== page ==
Rooftop solar, long regarded a laggard, has picked up during the pandemic in a surprising development.
As of February 2021, India had 4,324 MW of grid-connected rooftop solar (RTS), and 41 per cent of it (1,809 MW) came from April 2020 to February 2021. The target for 2020-21 was 2,000 MW — the March numbers are expected to meet the target.
In 2019-20, capacity additions in this segment totalled 719 MW, against the targetted 1,000 MW. Nearly 60 per cent of the cumulative RTS installations has come in the last two years.
So, what is happening? Animesh Damani, Managing Partner, Artha Energy Resources, a renewable energy consultancy, points to three reasons. First, the cheap pricing — modules were priced very low (not anymore), at ₹28-31 a watt.
Second, the pandemic-engendered video-conferencing made communication quicker and cheaper — stakeholders could interact more frequently, sort out issues. Third, the pandemic forced people to look at costs — RTS was a cost slasher.
Also, people are no longer making a distinction between a solar plant on the roof and one on the lawn or backyard. RTS has pretty much come to mean on-premise; indeed, a Ministry of Power notification on consumer rights erases this distinction. So, when you have an RTS-sized solar plant on the ground, you could bring in trackers.
What does the future hold for RTS? Opinion is divided, but nobody disputes the potential. It is “easily” 125 GW in India, said Ritu Lal, Vice-President, Amplus Solar, a company that sells solar energy directly to customers, in a recent webinar organised by the consultancy JMK Research and Analytics. Karan Chadha, who heads business development at Fourth Partner Energy, says the company has a “healthy pipeline” of orders.
Shriprakash Rai of AMP Energy points to the compelling economics of the ‘opex model’, where a solar company puts up a plant at its cost on the customer’s premises and sells him energy at agreed prices. The customer can buy solar electricity for ₹3.50–3.80 per unit, substantially less than what utilities charge. Module prices are now rising and, correspondingly, tariffs would too, by 35-40 paise, but that is still attractive.
Damani differs. He foresees a crash in the market. The economics of RTS were always compelling, so why didn’t the market do well in the previous years, he asks. Damani told Business Line that with the rise in module prices — currently at ₹35-37 a watt — there would be resistance. Also, the second wave of the pandemic is worse than the first, hampering installations more.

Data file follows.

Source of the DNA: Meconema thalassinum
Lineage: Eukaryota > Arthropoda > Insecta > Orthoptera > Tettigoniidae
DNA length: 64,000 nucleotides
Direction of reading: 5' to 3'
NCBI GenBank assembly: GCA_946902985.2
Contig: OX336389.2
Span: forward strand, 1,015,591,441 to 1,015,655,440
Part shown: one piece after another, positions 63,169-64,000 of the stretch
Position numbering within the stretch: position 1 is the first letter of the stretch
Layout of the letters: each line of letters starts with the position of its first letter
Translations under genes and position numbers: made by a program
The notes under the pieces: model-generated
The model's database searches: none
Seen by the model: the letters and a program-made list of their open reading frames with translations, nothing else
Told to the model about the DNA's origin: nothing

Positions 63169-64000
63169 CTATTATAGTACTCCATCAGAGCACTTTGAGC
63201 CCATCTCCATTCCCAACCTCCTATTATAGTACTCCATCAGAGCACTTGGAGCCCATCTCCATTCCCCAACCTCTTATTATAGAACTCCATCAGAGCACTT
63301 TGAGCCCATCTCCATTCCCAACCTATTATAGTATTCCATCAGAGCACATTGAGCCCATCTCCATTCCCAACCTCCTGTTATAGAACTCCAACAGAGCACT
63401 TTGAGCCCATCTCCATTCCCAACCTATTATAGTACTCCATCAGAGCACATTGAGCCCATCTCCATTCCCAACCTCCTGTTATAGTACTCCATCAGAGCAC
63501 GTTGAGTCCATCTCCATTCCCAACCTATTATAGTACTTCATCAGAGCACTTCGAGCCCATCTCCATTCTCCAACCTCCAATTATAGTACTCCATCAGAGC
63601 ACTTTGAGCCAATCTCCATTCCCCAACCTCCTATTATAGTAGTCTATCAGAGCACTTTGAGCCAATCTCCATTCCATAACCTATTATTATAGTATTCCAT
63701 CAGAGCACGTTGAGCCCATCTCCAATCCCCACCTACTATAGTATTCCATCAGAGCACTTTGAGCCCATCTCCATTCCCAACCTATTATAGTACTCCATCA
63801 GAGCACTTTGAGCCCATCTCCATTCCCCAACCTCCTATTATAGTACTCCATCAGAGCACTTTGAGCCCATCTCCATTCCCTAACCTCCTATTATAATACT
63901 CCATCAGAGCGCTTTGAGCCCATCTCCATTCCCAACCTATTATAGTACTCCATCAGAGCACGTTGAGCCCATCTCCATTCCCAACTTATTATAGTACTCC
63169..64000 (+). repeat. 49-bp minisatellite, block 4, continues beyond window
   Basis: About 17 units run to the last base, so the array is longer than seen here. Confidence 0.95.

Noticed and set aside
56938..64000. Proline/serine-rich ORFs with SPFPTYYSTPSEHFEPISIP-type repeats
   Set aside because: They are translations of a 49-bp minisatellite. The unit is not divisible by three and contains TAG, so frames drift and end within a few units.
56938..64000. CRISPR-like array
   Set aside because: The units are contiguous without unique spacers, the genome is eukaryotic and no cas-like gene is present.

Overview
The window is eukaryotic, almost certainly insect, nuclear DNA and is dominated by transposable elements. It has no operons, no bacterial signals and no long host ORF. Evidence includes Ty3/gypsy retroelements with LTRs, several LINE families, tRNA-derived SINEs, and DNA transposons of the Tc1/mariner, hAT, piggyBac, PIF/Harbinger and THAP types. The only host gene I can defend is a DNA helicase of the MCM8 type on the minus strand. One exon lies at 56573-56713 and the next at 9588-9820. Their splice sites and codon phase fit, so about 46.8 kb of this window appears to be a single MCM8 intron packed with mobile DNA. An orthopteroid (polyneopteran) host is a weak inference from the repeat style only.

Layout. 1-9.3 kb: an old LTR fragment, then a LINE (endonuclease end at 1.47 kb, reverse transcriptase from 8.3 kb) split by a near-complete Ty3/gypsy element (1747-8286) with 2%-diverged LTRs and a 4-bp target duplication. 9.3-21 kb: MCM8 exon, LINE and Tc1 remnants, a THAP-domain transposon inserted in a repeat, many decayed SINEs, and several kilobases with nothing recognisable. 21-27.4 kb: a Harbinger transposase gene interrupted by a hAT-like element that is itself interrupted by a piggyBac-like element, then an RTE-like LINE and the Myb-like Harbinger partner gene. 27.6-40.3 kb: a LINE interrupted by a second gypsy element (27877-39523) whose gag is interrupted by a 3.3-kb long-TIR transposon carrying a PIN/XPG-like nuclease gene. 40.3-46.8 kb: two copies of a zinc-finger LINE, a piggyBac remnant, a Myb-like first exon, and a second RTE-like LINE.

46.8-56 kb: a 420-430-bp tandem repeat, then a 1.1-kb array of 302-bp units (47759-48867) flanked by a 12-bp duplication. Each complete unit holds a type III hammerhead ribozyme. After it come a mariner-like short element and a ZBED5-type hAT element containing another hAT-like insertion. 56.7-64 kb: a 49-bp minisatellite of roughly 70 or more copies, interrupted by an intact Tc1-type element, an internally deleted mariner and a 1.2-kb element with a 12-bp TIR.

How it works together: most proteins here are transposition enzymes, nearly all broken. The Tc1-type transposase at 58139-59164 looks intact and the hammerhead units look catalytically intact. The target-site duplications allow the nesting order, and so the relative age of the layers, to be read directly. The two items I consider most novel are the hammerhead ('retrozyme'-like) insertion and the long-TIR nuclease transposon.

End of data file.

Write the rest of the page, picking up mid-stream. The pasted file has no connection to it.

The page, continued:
Next year, a 40 per cent basic customs duty on imported modules will kick in. The large-scale solar projects will be able to pass on the costs through higher tariffs, but RTS will be stuck.
In any case, with just around 5,000 MW of RTS, it is clear that the country won’t be anywhere near the December 2022 target of 40,000 MW. Even if things pan out the way the optimists see it, it is a 1-2 GW-a-year market.
As is well known, state governments (which own most of the utilities) don’t like RTS because it takes away their better-paying customers. The utilities, already in financial distress due to legacy issues, bleed more with every new kW of RTS. They have consistently discouraged RTS, holding back approvals and disallowing net metering. Net metering lets the RTS owner take credit for surplus energy transferred to the grid — without this, solar plants may not be viable.
The Ministry of Power made matters worse last year with its draft ‘rights of consumers’ rules, recommending the far less remunerative gross metering instead of net metering. While the Ministry’s rules are not binding on states, the latter have taken them as a cue to further discourage RTS, observes Ritu Lal.
Only a fall in storage costs can come to the rescue of RTS. When ‘RTS-plus-battery’ becomes affordable, an RTS owner needn’t depend on the utility to buy surplus energy, which can instead be stored in the battery for later use. Experts say that while people are evaluating RTS-plus-storage, it is still some years away.
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